Danish artist Olafur Eliasson has juxtaposed a series of modern outdoor and indoor sculptures at the Palace of Versailles through October 30.
Eliasson says of the exhibit:
Historically, the royal court at Versailles was a place of constant observation – of oneself and of others; the strict social norms of the time were enforced through a web of gazes. The Baroque architecture of the palace served to heighten visibility, becoming a stunning instrument of power held exclusively by the king. Today, however, we look at Versailles differently, and when I visit the site, I ask myself: how do you, the visitor, view this iconic site? What does it do to you? Have we all become king? The Versailles that I have been dreaming up is a place that empowers everyone. It invites visitors to take control of the authorship of their experience instead of simply consuming and being dazzled by the grandeur. It asks them to exercise their senses, to embrace the unexpected, to drift through the gardens, and to feel the landscape take shape through their movement. For my exhibition this summer, I am doing a series of subtle spatial interventions inside the palace deploying mirrors and light, and in the gardens, I use fog and water to amplify the feelings of impermanence and transformation. The artworks liquefy the formal design of the gardens while reviving one of landscape architect André Le Nôtre's original, unrealised visions: the placement of a waterfall along the axis of the Grand Canal. This waterfall reinvigorates the engineering ingenuity of the past. It is as constructed as the court was, and I've left the construction open for all to see – a seemingly foreign element that expands the scope of human imagination.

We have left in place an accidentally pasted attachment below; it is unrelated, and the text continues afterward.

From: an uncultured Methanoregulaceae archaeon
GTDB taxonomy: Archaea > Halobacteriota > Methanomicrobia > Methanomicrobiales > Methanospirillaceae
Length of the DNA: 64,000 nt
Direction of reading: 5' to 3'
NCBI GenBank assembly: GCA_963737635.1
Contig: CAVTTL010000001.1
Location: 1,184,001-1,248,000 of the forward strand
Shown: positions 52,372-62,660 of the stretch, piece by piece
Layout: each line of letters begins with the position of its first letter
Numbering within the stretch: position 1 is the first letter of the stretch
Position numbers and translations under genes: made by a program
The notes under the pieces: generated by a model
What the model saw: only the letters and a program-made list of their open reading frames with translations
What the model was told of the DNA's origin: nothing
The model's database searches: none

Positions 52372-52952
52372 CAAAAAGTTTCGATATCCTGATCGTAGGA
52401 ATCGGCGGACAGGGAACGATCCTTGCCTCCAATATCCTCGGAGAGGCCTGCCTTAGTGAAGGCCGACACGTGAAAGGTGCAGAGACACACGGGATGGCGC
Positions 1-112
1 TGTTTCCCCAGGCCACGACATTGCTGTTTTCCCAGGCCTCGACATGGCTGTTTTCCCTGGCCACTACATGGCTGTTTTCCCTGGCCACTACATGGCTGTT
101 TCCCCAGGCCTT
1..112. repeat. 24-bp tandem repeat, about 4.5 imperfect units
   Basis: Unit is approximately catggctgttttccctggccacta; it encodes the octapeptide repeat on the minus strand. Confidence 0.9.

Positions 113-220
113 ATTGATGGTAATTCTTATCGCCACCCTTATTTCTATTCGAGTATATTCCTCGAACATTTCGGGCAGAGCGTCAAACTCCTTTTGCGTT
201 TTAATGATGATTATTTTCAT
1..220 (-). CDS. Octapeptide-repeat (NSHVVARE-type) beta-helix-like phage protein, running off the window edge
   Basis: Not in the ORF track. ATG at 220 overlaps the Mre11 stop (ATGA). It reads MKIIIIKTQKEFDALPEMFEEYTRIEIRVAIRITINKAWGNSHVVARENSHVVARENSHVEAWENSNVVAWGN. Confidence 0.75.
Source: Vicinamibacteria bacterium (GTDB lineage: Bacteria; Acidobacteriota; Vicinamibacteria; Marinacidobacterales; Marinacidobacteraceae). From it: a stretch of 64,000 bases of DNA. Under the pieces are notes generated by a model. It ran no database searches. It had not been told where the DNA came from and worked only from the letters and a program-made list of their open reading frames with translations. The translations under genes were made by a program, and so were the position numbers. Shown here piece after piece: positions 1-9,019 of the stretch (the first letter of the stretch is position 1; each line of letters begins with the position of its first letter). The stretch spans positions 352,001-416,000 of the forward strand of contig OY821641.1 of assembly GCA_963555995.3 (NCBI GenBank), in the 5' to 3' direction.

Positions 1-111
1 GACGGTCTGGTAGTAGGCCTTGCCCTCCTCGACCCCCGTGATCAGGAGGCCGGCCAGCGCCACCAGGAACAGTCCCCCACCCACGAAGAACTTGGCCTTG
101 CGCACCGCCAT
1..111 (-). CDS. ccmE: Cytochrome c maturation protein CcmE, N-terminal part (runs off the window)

Above: "Your Sense of Unity."